The Dolomites have inspired and intrigued travelers for centuries, or possibly for millennia, as they are believed to be more than 200,000 years old.
They are lovely and quite unexpected, as they don’t look like what you imagine the Alps to be. Most people picture snow-capped peaks and vast seas of evergreen when they think of the Alps, but the Dolomites are different. When touched by early morning light or sunset, they seem to glow with a deep rose hue. At such moments they seem out of place, like formations that belong in the Badlands of the American West.
But no matter how the sunlight hits them, they’re beautiful. From any angle at any time of day, the Dolomites’ formidable peaks have the power to leave you awestruck. The famed architect Le Corbusier described the Dolomites as “the most beautiful architectonic work in the world.”
I could hike the many trails through the Dolomites endlessly, enchanted all over again with each new view. But I knew I wanted to photograph the famous Tre Cime de Lavaredo, three peaks that are one of the most famous parts of the range. I wanted to photograph Tre Cime at sunset, when I believed the light would be the beautiful. This required some effort. To reach the park from Cortina, it requires a drive of 40 minutes, and then a hike of another 40 minutes to reach the best viewing point. I was determined to get there in time to see the sun set over those striking formations.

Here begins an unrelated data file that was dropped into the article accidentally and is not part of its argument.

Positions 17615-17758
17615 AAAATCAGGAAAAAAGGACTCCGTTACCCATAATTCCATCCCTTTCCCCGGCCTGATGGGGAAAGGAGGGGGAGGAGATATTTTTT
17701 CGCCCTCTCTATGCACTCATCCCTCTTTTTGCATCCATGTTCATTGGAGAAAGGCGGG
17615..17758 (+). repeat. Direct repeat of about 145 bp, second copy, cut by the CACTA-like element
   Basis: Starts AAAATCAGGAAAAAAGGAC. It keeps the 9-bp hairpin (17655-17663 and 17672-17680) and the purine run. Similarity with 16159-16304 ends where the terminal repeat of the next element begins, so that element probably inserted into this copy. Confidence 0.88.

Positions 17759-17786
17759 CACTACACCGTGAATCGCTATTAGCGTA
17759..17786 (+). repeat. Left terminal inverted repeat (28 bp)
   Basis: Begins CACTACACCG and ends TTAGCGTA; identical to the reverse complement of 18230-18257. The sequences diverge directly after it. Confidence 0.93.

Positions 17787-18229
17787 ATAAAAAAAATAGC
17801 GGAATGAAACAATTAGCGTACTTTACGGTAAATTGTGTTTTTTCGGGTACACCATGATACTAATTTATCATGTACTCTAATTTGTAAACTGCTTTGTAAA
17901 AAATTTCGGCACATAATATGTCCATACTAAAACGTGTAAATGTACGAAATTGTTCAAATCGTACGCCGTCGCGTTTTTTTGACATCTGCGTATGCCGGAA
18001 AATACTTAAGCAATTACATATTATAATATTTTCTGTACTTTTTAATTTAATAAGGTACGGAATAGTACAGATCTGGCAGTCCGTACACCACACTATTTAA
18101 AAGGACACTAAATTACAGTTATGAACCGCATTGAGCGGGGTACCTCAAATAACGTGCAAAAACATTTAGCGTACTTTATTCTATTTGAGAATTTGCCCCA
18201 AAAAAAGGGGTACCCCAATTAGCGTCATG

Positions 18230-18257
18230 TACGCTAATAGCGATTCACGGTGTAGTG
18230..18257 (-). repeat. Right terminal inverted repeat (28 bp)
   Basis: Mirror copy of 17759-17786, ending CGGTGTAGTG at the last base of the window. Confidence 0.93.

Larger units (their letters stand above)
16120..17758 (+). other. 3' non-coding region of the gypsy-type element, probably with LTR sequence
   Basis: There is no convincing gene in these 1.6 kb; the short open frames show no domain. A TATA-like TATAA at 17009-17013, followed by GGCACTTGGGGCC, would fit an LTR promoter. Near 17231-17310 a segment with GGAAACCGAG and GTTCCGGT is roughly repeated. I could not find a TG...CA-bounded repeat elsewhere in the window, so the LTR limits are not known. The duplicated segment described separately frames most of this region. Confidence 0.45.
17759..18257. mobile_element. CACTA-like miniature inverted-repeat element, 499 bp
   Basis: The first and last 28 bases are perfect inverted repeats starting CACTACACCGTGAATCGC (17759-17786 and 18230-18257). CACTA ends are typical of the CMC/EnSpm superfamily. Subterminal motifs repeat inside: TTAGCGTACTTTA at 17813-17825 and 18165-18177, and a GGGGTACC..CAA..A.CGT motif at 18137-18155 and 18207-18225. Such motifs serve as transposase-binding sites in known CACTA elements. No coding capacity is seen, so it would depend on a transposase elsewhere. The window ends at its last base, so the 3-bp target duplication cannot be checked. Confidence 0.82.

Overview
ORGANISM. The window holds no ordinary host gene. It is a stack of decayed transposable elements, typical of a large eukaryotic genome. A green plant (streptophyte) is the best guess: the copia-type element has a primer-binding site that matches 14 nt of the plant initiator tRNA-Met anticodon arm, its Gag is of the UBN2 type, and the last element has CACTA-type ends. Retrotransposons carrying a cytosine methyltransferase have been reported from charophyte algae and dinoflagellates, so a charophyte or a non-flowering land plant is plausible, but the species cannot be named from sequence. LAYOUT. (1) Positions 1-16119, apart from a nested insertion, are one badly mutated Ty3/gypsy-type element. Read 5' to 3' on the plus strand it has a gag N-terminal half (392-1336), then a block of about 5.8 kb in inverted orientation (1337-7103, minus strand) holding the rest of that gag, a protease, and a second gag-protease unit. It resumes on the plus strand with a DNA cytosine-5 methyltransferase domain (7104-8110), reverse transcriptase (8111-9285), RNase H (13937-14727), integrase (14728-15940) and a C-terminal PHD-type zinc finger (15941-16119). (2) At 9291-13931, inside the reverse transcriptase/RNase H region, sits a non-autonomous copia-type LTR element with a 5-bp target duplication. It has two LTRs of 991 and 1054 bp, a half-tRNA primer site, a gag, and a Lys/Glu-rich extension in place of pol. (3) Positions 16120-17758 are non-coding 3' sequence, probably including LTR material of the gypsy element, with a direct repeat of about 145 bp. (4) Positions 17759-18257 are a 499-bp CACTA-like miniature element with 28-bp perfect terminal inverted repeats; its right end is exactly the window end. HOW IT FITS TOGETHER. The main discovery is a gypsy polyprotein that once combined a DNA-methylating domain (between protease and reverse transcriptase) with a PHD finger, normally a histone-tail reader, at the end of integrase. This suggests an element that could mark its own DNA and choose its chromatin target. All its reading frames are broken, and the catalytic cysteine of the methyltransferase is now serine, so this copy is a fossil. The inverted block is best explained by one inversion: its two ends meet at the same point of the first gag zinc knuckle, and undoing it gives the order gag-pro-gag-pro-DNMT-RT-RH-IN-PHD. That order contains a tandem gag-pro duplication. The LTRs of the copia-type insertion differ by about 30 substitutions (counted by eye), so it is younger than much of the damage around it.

The park permits you to spend one night in the park in a tent if you have nowhere to go and if you leave in the morning, so I decided that we would bring a tent and make a night of it, since we would be there at nightfall, anyway. We reached the best vantage point shortly before sunset, and I began to set up my gear. As the sun began to descend toward the horizon, I realized that all the extra effort was worth it. Tre Cime was stunning in the late afternoon light, like a landscape from another world. The time of day that Da Vinci referred to as “the golden hour” was a truly remarkable time to see Tre Cime. No one spoke; it was a moment that seemed to demand silence, reverence. I took my photos then sat in wonder as twilight settled over the Dolomites.